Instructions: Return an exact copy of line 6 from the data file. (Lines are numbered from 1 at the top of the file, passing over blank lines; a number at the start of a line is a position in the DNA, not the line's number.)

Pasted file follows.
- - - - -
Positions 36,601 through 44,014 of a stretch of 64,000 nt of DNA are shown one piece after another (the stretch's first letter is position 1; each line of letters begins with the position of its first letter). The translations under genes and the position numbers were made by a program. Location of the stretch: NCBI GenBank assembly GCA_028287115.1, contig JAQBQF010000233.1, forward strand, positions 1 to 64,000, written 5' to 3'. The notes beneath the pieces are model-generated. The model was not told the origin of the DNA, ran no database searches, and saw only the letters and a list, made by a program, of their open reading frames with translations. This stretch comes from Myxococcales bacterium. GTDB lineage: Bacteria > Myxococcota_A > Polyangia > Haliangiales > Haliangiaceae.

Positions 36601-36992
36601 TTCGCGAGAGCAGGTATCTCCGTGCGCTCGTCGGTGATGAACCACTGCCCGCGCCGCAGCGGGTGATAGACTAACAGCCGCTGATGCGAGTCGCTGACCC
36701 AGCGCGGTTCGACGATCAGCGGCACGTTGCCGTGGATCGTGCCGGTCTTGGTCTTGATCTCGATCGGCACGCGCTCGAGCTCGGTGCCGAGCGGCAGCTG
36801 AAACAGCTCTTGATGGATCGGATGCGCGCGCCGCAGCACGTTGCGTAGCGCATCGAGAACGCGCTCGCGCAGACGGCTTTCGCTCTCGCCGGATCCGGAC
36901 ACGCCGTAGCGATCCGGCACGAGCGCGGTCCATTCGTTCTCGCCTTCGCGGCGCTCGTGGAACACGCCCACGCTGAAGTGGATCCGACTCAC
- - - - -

36901 ACGCCGTAGCGATCCGGCACGAGCGCGGTCCATTCGTTCTCGCCTTCGCGGCGCTCGTGGAACACGCCCACGCTGAAGTGGATCCGACTCAC